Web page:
Saving Seeds & Open Pollinated Varieties
When you see just how many seeds there are in a tomato it almost seems a waste not to use some of them for sowing next season.
Saving your own seed is a great idea and here are a few tips for success.
Save seeds from open pollinated varieties because F1 hybrid seed will not grow true to type – like the parent plant. Also, use a ripe tomato as the seeds will be fully developed.
- Scoop them into a small glass jar with a drop of water and cover with paper held down by a rubber band.
- Keep at room temperature and the seeds will ferment in the jar after about a week.
Here’s a video that is very informative – it starts with an introduction (it’s not me in the hat!) but it’s well worth watching.
Air needs to get in and out – but not bugs.
Each seed is coated with jelly to stop it from germinating and it is this process that will remove this coating and sterilize the seeds at the same time.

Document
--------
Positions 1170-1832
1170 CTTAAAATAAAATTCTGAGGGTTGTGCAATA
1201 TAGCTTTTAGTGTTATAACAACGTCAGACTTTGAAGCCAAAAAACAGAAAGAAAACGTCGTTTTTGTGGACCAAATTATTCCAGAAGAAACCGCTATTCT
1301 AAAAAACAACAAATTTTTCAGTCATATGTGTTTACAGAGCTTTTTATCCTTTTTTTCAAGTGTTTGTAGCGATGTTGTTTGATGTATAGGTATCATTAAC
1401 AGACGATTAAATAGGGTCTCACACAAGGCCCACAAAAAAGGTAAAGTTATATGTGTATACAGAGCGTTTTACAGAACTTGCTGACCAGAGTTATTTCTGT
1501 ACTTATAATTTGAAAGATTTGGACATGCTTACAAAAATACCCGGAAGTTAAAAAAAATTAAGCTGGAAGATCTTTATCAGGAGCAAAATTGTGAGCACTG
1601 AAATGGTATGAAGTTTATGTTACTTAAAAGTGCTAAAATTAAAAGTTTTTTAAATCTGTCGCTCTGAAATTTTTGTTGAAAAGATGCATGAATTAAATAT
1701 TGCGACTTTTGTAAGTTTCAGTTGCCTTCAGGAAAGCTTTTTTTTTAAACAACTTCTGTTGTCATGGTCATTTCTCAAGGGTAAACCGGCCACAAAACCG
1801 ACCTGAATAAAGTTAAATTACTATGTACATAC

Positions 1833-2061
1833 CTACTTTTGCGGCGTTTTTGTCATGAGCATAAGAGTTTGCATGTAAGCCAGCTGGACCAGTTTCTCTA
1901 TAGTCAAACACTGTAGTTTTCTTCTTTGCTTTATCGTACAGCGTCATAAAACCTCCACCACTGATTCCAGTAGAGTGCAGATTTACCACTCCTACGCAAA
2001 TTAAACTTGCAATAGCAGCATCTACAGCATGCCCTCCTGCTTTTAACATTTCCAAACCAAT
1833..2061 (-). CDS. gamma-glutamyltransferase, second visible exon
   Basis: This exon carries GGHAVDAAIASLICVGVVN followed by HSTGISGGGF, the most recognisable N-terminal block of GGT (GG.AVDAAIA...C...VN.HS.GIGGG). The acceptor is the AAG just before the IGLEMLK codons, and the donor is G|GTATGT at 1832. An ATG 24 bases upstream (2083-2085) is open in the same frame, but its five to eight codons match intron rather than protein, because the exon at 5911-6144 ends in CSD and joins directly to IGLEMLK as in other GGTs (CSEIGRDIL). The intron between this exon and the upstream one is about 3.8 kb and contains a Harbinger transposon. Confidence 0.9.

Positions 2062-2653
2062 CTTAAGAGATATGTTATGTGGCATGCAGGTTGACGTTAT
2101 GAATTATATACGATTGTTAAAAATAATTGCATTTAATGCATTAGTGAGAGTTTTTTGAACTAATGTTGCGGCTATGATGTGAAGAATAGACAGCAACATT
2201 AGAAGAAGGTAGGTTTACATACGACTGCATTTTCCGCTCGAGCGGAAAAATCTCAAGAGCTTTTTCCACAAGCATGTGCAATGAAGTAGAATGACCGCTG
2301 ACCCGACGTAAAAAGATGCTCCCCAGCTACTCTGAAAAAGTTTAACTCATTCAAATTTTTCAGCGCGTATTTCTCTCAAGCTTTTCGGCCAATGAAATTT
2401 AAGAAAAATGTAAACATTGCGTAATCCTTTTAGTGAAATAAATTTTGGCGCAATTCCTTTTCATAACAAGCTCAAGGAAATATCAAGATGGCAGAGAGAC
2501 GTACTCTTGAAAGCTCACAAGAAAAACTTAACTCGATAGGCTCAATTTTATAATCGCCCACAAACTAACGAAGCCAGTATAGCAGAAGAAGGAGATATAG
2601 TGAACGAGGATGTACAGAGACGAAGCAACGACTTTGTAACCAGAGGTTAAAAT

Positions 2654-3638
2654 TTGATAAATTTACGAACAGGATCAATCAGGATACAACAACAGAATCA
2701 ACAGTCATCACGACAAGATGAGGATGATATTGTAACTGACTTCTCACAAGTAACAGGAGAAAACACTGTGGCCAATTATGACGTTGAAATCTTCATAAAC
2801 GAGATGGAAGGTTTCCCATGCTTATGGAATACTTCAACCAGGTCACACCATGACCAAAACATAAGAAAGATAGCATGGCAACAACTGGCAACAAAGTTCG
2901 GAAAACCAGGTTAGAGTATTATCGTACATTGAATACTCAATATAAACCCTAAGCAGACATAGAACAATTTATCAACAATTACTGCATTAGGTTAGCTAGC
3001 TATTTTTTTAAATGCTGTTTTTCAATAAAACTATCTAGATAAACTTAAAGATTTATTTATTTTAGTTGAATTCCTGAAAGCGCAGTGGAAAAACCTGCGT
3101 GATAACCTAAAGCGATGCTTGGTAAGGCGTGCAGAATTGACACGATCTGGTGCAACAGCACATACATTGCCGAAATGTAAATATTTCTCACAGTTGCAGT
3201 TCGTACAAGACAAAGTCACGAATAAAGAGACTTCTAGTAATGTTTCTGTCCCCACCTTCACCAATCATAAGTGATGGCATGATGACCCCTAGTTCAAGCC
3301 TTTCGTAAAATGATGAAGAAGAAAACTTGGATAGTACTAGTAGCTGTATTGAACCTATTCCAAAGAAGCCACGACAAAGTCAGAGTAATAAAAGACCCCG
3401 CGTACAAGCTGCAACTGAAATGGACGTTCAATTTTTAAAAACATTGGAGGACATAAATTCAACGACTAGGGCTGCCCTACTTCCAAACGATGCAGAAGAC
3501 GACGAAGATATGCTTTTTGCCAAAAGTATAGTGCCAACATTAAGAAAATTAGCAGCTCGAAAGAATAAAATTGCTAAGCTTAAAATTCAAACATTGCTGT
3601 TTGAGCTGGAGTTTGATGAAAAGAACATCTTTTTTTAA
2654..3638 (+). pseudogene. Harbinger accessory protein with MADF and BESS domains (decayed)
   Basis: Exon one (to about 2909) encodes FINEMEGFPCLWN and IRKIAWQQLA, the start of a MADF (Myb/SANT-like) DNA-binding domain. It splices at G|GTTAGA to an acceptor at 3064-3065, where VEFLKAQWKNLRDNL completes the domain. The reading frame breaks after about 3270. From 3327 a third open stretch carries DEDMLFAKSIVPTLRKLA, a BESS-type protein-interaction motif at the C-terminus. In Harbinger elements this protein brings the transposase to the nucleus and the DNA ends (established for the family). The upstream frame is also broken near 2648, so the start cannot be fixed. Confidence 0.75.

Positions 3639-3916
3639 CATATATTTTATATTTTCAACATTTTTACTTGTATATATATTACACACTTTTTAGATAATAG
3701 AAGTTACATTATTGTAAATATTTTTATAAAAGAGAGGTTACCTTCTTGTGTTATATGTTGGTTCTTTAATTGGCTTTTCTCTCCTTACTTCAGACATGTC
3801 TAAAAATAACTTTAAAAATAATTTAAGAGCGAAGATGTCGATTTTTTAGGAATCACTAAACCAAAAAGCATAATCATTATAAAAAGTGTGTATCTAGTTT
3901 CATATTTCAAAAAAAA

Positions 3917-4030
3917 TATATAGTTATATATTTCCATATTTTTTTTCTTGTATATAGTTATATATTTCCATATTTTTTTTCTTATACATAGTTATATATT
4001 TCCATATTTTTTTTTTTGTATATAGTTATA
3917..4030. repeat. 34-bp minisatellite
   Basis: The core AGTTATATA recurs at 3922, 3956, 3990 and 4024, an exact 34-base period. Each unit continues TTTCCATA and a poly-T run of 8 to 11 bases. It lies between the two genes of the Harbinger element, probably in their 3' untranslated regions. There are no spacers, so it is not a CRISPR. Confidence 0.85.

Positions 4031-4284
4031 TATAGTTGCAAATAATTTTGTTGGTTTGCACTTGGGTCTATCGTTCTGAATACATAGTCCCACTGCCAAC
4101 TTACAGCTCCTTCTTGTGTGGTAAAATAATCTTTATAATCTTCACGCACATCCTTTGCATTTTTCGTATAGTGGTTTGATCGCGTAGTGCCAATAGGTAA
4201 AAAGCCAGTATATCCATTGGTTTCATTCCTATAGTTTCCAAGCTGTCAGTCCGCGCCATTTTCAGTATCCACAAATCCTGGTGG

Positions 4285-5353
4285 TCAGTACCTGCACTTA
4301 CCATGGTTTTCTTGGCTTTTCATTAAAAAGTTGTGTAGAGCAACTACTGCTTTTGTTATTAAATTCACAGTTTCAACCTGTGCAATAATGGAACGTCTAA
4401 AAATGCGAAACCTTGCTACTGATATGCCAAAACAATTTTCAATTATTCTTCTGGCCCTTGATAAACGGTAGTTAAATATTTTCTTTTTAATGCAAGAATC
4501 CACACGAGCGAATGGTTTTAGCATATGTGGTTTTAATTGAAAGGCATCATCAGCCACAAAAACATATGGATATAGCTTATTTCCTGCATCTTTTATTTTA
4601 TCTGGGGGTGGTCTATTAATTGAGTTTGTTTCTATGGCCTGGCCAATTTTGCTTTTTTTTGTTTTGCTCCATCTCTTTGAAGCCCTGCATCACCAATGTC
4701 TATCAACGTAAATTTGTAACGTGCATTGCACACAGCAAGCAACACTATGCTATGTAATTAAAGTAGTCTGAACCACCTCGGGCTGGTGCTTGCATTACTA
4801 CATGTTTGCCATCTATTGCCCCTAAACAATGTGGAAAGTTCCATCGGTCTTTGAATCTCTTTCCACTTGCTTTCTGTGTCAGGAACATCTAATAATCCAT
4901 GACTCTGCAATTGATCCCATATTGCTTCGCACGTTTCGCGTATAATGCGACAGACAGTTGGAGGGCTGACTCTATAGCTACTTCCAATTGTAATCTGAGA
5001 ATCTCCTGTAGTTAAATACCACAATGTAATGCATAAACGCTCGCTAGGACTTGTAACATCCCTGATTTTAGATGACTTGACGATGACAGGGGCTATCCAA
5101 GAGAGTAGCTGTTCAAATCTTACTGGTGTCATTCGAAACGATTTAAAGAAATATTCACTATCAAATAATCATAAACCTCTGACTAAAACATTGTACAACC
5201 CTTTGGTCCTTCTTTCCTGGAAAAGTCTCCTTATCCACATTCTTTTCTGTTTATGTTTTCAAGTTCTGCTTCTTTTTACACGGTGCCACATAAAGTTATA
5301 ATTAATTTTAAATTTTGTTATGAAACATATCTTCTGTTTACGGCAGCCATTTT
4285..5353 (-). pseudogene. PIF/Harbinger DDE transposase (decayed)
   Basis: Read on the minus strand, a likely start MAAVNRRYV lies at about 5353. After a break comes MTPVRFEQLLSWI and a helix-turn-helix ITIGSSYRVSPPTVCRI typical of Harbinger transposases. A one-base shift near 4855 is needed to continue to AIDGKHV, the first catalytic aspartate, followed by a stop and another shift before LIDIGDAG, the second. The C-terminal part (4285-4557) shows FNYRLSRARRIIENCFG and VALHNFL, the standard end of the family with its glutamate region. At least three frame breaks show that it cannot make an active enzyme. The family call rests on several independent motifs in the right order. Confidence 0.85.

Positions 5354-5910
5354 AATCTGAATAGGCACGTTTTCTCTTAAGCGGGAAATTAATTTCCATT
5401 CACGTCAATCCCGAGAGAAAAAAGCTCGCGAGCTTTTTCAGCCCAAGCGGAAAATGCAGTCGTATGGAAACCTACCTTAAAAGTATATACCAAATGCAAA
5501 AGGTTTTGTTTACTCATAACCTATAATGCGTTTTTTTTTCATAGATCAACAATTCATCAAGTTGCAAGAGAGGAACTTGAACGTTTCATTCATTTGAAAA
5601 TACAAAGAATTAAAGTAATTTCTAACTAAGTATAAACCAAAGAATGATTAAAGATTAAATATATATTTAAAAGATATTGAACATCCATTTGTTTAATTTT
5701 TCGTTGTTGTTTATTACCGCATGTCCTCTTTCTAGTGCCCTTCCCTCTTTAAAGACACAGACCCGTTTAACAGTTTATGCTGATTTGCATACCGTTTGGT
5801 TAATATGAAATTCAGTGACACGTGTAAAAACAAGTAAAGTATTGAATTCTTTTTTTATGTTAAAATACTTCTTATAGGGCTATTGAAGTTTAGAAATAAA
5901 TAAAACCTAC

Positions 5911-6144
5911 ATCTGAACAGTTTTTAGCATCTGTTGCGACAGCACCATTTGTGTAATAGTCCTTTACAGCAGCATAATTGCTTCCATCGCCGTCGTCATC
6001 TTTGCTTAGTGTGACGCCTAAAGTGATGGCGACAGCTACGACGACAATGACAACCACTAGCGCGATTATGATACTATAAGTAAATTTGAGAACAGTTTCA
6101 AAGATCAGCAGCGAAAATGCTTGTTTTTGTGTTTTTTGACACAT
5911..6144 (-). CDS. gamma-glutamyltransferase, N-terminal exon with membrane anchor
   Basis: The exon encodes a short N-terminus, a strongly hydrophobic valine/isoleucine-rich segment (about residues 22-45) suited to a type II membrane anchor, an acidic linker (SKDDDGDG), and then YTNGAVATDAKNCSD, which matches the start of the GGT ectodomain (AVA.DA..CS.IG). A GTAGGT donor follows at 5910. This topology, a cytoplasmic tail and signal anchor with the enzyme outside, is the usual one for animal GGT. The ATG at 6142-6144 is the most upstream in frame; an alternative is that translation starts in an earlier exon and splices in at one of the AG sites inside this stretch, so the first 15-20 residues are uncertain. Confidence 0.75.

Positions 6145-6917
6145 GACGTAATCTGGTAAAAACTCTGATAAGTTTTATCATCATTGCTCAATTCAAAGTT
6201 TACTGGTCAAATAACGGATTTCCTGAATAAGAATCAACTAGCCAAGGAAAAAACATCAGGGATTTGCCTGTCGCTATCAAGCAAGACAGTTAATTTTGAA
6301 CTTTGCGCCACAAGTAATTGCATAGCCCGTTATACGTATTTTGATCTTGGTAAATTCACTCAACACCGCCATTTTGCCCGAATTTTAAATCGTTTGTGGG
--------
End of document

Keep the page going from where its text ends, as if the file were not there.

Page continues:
After a week there will probably be a layer of mold on the top which is best removed before pouring the whole mixture into a sieve.
Run under the tap to remove the jelly coating for a few minutes to clean the seeds then spread them out on an absorbent surface. Coffee filter paper is good but tissue is poor because it sticks to the seeds.
Dry out for several days in a warm aerated place until they are thoroughly dry.
Remember to label them and I like to keep them in a small plastic container such as an empty vitamin or pill container.
If you want to divide them up into small quantities for selling or giving to other gardeners, small glassine envelopes normally used for stamps are excellent.
Keep them in a cool place, ideally a fridge, until next season.
It is possible to save seeds from F1 hybrids but the problem is – they don’t grow “true to type” in other words, they won’t produce the same shape, colour, taste etc. tomatoes when their seeds are sown.